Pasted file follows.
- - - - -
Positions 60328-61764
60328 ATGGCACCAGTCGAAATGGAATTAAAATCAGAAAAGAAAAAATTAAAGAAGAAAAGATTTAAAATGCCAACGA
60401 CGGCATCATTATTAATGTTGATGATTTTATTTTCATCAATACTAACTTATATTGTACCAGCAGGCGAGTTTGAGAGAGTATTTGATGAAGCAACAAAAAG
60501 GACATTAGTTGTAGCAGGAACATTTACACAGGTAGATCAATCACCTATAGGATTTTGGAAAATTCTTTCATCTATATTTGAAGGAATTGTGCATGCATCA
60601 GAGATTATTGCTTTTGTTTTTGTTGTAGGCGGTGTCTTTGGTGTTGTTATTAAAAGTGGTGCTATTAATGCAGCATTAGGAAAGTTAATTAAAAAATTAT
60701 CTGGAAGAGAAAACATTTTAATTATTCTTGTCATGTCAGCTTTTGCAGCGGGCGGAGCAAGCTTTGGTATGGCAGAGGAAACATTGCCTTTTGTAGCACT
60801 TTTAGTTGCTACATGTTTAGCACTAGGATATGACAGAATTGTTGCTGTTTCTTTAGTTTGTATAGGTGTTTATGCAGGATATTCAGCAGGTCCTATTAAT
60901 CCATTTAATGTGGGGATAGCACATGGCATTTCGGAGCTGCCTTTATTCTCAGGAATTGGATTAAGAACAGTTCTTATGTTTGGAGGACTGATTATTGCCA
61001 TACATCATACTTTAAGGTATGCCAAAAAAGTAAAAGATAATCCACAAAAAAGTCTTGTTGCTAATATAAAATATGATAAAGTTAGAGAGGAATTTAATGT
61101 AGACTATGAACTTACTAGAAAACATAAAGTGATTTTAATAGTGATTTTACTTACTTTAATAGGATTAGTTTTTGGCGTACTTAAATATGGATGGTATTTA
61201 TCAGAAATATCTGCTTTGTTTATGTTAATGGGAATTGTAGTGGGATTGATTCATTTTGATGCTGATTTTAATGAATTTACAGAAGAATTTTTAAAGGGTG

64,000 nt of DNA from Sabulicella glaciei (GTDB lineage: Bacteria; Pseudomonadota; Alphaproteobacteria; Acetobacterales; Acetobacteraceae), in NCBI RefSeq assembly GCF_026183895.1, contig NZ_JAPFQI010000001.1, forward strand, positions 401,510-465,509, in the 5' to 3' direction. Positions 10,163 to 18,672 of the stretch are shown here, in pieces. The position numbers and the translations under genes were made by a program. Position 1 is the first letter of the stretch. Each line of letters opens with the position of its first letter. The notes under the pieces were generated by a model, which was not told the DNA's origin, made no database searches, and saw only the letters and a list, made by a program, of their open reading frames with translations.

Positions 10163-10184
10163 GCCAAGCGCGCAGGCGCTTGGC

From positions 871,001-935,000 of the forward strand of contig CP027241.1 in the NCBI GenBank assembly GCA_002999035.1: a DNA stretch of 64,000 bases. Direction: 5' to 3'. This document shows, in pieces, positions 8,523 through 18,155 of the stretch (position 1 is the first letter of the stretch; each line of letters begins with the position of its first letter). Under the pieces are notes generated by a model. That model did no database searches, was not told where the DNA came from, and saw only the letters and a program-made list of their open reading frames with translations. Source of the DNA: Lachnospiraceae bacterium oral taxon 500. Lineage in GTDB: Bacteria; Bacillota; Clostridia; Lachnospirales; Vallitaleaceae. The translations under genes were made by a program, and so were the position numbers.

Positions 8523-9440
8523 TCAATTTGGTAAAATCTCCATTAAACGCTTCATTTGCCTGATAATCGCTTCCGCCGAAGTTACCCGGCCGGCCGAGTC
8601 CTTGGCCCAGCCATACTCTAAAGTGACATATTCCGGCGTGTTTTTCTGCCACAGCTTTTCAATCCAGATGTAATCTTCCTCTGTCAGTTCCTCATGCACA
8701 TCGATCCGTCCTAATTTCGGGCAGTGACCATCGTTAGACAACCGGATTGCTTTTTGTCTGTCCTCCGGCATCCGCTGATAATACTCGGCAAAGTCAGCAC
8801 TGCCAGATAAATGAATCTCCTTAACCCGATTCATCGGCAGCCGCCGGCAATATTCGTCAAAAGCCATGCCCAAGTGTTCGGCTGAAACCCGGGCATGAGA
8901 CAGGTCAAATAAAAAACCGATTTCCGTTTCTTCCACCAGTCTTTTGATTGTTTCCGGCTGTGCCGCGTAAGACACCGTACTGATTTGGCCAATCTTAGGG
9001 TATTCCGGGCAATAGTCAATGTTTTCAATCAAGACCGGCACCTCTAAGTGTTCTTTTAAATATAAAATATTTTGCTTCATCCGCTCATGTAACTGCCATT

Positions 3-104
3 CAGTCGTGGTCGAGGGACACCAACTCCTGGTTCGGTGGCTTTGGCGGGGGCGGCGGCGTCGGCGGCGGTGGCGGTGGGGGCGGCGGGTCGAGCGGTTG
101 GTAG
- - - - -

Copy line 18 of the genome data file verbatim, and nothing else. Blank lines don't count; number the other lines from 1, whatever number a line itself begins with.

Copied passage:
8601 CTTGGCCCAGCCATACTCTAAAGTGACATATTCCGGCGTGTTTTTCTGCCACAGCTTTTCAATCCAGATGTAATCTTCCTCTGTCAGTTCCTCATGCACA